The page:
Investigations that revealed corruption leading to poor quality of a state’s nursing homes, peeled back the curtain on the dark side of banking worldwide, and exposed a broken system where law enforcement agencies fail to track criminal officers are among the winners of the 2020 Investigative Reporters and Editors Awards.
“This year’s award winners showed how powerful people and institutions have harmed our most vulnerable populations from nursing home residents in Indiana to palm oil workers in Southeast Asia," said Jennifer LaFleur, an IRE board member and chair of the IRE Awards contest committee. ”All the while, the journalists were dealing with working during a pandemic and economic hardships. Though told across many different platforms, these stories were not only deeply investigated pieces, but beautifully told. Judging IRE’s award entries was the most inspiring thing I have done in the last year.”
This year’s winners were selected from more than 400 entries. The awards, given since 1979, recognize the most outstanding watchdog journalism of the year. The contest covers 17 categories across media platforms and a range of market sizes.
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IRE MEDAL: “Careless,” The Indianapolis Star, Tony Cook, Emily Hopkins, Tim Evans (PRINT/ONLINE DIVISION 3)
IRE MEDAL: “American Rehab,” for Reveal from The Center for Investigative Reporting and PRX, Shoshana Walter, Laura Starecheski, Ike Sriskandarajah, Brett Myers, Jim Briggs, Fernando Arruda, Kevin Sullivan, Al Letson, Amy Julia Harris, Katharine Mieszkowski, Najib Aminy, Amy Mostafa, Rosemarie Ho, Matt Thompson, Esther Kaplan, Andy Donohue, Amanda Pike, Narda Zacchino, Gabe Hongsdusit, Sarah Mirk, Claire Mullen, Hannah Young, Byard Duncan, David Rodriguez, Eren K. Wilson (AUDIO - LARGE)
FOI Award: “The Disappeared” and “An Adolescence, Seized,” Reveal from The Center for Investigative Reporting and PRX, Aura Bogado, Melissa Lewis, Victoria Baranetsky, Rachel Brooke, Jenny Casas, Wilson Sayre, Najib Aminy, Brett Simpson, Najib Aminy, Amy Mostafa, Andrew Donohue, Esther Kaplan, Mitchell Landsberg, Soo Oh, Nikki Frick, Al Letson, Matt Thompson, Kevin Sullivan, John Barth, Jim Briggs and Fernando Arruda
Tom Renner Award: “FinCEN Files,” BuzzFeed News, the International Consortium of Investigative Journalists and more than 100 media partners around the world
Print/Online (written word) Division I: “Fruits of Labor,” The Associated Press, Margie Mason and Robin McDowell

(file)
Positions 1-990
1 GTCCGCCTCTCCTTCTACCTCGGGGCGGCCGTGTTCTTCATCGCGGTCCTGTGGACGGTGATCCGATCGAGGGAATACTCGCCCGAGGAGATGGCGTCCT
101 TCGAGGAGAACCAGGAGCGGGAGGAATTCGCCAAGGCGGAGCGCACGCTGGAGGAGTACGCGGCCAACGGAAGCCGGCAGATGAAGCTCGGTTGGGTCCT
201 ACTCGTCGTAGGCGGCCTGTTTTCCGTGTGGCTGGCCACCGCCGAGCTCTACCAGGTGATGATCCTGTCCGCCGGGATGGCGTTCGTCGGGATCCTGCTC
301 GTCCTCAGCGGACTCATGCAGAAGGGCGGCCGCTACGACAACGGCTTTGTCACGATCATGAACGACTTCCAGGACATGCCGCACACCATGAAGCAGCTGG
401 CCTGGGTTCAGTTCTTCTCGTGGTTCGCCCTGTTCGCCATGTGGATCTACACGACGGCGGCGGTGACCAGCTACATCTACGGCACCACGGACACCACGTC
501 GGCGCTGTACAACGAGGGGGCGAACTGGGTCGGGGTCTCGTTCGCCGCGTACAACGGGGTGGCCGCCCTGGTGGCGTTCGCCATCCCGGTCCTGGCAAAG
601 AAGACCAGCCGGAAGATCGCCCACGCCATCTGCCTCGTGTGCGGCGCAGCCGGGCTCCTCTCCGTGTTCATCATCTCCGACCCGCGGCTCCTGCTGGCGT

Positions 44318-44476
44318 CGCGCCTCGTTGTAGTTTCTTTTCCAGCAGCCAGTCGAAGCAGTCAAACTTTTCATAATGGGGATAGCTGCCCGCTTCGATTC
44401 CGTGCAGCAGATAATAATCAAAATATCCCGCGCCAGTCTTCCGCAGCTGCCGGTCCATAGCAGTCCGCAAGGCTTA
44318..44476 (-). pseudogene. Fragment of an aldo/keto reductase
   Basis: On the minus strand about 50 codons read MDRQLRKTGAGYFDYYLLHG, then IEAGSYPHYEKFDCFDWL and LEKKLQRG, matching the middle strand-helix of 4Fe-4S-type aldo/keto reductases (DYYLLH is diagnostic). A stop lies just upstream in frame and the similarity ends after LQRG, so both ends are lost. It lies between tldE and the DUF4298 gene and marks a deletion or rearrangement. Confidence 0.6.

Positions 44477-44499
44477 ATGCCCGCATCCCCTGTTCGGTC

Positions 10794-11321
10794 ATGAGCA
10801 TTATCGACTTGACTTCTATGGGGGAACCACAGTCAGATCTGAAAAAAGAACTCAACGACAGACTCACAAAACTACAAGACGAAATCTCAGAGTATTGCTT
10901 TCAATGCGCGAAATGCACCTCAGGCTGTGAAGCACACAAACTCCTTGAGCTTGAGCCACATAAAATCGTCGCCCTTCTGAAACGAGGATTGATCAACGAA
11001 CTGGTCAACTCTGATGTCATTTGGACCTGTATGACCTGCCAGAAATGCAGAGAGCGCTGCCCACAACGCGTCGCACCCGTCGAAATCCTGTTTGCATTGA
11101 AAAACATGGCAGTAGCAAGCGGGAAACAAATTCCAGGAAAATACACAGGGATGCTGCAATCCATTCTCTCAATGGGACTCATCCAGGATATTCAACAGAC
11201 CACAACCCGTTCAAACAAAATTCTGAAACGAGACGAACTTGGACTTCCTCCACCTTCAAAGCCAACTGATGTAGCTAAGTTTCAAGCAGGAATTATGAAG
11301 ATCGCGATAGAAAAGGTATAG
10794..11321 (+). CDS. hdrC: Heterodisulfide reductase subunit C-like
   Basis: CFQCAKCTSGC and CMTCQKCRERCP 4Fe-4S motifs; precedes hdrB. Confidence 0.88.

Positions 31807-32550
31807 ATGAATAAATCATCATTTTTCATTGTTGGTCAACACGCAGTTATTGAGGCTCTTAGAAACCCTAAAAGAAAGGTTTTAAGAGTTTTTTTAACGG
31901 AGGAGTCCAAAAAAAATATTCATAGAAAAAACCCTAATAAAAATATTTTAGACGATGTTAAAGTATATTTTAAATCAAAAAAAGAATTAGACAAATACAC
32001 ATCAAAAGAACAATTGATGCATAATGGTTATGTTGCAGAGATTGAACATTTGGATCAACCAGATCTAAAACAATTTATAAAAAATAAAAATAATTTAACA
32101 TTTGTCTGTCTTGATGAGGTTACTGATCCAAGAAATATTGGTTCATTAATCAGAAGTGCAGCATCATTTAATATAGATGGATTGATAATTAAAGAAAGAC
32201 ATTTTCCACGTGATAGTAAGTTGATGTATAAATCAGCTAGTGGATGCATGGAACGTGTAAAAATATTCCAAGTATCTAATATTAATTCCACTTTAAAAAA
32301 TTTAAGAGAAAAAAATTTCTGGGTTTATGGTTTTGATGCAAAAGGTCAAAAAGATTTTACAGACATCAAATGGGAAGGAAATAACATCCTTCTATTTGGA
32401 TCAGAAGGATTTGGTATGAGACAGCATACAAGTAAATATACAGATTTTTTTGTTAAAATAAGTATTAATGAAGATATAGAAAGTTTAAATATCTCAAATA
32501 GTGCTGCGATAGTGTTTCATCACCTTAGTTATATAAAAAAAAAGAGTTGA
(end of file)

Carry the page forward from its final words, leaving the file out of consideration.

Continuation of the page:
Print/Online (written word) Division II: “Deceit, Disrepair and Death Inside a Southern California Rental Empire,” KPCC/LAist, Aaron Mendelson
Print/Online (written word) Division III (MEDAL WINNER): “Careless,” The Indianapolis Star, Tony Cook, Emily Hopkins, Tim Evans
Print/Online (written word) Division IV: “Land-Grab Universities: Expropriated Indigenous Land is the Foundation of the Land-Grant University System,” High Country News, Robert Lee, Tristan Ahtone, Margaret Pearce, Kalen Goodluck, Geoff McGhee, Cody Leff, Katherine Lanpher and Taryn Salinas
Video Division I: “America's Medical Supply Crisis,” FRONTLINE, Associated Press, Global Reporting Centre, Peter Klein (GRC), Christine Brandt (GRC), Juliet Linderman (AP), Martha Mendoza (AP), Kate McCormick, Frank Koughan, Alison Fitzgerald Kodjak (AP), Ron Nixon (AP), Sally Buzbee (AP), Andrew Metz (FRONTLINE), Raney Aronson-Rath (FRONTLINE)
Video Division II: “Full Disclosure,” ABC15 Arizona, Dave Biscobing, Gerard Watson, Lauren Wilson, Shawn Martin and Mark Casey
Video Division III: “Cell Blocked,” WVUE-TV, Lee Zurik, Cody Lillich, Jon Turnipseed, Mike Schaefer, Kristen Palestina
Video Division IV: “Fixing a Flaw for Veterans Lost on the Line,” WGME CBS 13, Jon Chrisos, Jack Amrock and Caulin Morrison
Audio Large (MEDAL WINNER): “American Rehab,” for Reveal from The Center for Investigative Reporting and PRX, Shoshana Walter, Laura Starecheski, Ike Sriskandarajah, Brett Myers, Jim Briggs, Fernando Arruda, Kevin Sullivan, Al Letson, Amy Julia Harris, Katharine Mieszkowski, Najib Aminy, Amy Mostafa, Rosemarie Ho, Matt Thompson, Esther Kaplan, Andy Donohue, Amanda Pike, Narda Zacchino, Gabe Hongsdusit, Sarah Mirk, Claire Mullen, Hannah Young, Byard Duncan, David Rodriguez, Eren K. Wilson